Looking back, I know the success of my VBAC is mainly due to the support system I had. The midwives were amazing. They gave me every chance to succeed. Having my husband and cousin there supporting me helped push me through the long difficult emotional toll the labor caused. I also have to thank my daughter. Had her heart rate dropped, or had she shown any signs of distress, they would have called for the section. It’s like she was a major supporter of me too throughout it all, even without any amniotic fluid and all those hours of labor.

So, that is the story of my Valentine’s VBAC. I know it is long, but I remember devouring posts just as long in my preparation for birth so I hope it helps someone out there. I had every card stacked against me at one point: no amniotic fluid and no progression for something like 7 hours, but because of the awesome staff, I was able to continue. Planning for my daughters birth taught me why birth matters, aspects of our broken medical system, and also taught me a lot about myself.

If you are even questioning whether or not you want to try for a VBAC, I highly suggest you do. Each c-section is progressively more risky, yet each successive VBAC is slightly safer. My experience was well worth the stress, pressure and drama of the delivery. image3image4

pink exploding

We celebrated L’s second birthday yesterday. L is the only female of her cousins here on Long Island, she’s the one girl among six boy cousins. Because of this, she is automatically gifted all the frilly, girly, pinky stuff* my sisters-in-law and mother-in-law can find. Which is understandable and all, but I still scrunch my nose up at it all.

I’m the same way with my boys. I am a believer of not pushing gender norms onto kids, and in addition to this ideal, I also don’t like the amount of commercialism we surround our kids with. The character tie-ins just make me sick. It’s everywhere. Try going to Target and buying a non-commercial character Halloween outfit. Or getting your kids a nice, plain backpack or folder for school without some flashy cartoon character on it. You have to dig and search for the non-branded items.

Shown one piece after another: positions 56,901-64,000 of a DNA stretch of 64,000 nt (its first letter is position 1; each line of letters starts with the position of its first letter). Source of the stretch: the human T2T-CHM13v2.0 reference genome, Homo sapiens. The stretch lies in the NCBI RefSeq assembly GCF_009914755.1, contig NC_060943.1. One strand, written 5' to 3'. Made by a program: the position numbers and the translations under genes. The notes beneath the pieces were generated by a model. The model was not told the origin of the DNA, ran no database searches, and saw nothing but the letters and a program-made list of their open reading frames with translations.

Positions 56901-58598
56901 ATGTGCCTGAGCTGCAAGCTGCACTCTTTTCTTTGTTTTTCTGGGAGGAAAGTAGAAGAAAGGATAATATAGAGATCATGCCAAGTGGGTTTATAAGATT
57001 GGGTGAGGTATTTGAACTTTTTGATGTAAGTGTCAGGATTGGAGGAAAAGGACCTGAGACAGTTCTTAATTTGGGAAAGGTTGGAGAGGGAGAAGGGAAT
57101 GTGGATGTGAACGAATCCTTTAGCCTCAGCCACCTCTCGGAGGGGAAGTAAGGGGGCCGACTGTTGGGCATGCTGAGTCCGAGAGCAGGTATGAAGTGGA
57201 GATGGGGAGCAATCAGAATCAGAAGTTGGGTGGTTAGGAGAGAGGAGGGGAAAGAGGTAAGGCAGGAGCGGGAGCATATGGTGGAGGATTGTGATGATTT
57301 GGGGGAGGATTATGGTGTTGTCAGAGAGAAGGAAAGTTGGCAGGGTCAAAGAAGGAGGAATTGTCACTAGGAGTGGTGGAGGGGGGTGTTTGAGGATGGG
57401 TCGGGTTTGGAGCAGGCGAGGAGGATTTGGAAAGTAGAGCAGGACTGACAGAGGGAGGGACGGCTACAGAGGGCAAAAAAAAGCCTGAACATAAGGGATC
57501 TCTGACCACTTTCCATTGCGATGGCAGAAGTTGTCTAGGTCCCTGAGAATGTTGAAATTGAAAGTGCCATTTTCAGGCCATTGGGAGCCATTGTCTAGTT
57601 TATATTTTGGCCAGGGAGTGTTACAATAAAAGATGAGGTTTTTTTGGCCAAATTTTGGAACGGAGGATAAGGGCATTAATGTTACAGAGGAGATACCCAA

I did, possibly, too good of a job of steering my oldest away from the trends. Unlike most little boys, he could care less about superheroes. It’s not that I’ve actively avoided exposure to them, but I’ve never encouraged it. Now he is six-years-old and refuses any character-branded clothing or items unless it’s Elsa from  Frozen but that’s a totally separate topic. It is almost annoying just because when he is gifted said “boy” items he won’t use them.

Now, back to little L.

I guess I have only myself to blame. A few months ago she needed new socks, and Aldi was selling some Disney ones super cheap so I picked them up. She was drawn to the princess socks. Like, obsessed instantly. It made putting her socks and shoes on much easier, but I sensed this kid is gonna be a totally different beast when it comes to fighting the gender norms.

Which is fine. Even though I look at the plastic, gaudy princess gear she opened yesterday with distaste, I also know this is a losing battle. I can’t keep it away from her. The more I fight, the more she’ll desire it.

I’m torn because I know it doesn’t really matter for her future as a woman, but another part of me believes it does. I know that when I was 2,3,4 I would have LOVED princess dresses and crowns. Absolutely I would have. But there wasn’t nearly the amount of merchandise to buy back then. And it certainly wasn’t as readily available and cheap as it is now.

I was aware of the princesses and I loved them, but my exposure was mostly through movies and books. I had this large classic Snow White book and I would stare and stare at pretty Snow White and play pretend I was her but, at the risk of sounding like a major Grinch about it all, I used my imagination when I played Snow White but my daughter will never have to pretend to have a crown and a big fluffy dress. She’ll have an entire closet full of them.